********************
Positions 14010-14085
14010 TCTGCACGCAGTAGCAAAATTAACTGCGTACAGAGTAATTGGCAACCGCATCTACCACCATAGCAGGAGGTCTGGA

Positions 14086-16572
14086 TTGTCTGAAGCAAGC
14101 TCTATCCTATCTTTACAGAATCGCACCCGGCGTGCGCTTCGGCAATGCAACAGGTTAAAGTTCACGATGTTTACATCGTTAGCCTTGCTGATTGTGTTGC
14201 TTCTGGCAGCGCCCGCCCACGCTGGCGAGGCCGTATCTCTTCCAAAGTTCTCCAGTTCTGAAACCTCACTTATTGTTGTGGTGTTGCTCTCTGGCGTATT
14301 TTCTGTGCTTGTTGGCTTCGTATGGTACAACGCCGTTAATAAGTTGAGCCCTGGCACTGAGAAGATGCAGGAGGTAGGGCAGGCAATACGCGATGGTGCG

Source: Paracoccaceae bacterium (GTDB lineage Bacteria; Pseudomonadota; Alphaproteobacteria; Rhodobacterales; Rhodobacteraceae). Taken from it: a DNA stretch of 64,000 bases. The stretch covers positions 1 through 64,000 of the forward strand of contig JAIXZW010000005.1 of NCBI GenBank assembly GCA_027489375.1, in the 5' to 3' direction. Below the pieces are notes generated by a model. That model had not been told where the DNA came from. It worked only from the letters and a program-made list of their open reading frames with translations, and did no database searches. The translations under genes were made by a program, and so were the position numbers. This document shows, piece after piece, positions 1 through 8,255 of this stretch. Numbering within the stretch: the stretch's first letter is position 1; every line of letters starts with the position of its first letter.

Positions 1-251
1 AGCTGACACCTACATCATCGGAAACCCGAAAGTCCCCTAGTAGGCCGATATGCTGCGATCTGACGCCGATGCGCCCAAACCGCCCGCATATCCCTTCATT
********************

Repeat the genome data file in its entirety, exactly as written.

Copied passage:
Positions 14010-14085
14010 TCTGCACGCAGTAGCAAAATTAACTGCGTACAGAGTAATTGGCAACCGCATCTACCACCATAGCAGGAGGTCTGGA

Positions 14086-16572
14086 TTGTCTGAAGCAAGC
14101 TCTATCCTATCTTTACAGAATCGCACCCGGCGTGCGCTTCGGCAATGCAACAGGTTAAAGTTCACGATGTTTACATCGTTAGCCTTGCTGATTGTGTTGC
14201 TTCTGGCAGCGCCCGCCCACGCTGGCGAGGCCGTATCTCTTCCAAAGTTCTCCAGTTCTGAAACCTCACTTATTGTTGTGGTGTTGCTCTCTGGCGTATT
14301 TTCTGTGCTTGTTGGCTTCGTATGGTACAACGCCGTTAATAAGTTGAGCCCTGGCACTGAGAAGATGCAGGAGGTAGGGCAGGCAATACGCGATGGTGCG

Source: Paracoccaceae bacterium (GTDB lineage Bacteria; Pseudomonadota; Alphaproteobacteria; Rhodobacterales; Rhodobacteraceae). Taken from it: a DNA stretch of 64,000 bases. The stretch covers positions 1 through 64,000 of the forward strand of contig JAIXZW010000005.1 of NCBI GenBank assembly GCA_027489375.1, in the 5' to 3' direction. Below the pieces are notes generated by a model. That model had not been told where the DNA came from. It worked only from the letters and a program-made list of their open reading frames with translations, and did no database searches. The translations under genes were made by a program, and so were the position numbers. This document shows, piece after piece, positions 1 through 8,255 of this stretch. Numbering within the stretch: the stretch's first letter is position 1; every line of letters starts with the position of its first letter.

Positions 1-251
1 AGCTGACACCTACATCATCGGAAACCCGAAAGTCCCCTAGTAGGCCGATATGCTGCGATCTGACGCCGATGCGCCCAAACCGCCCGCATATCCCTTCATT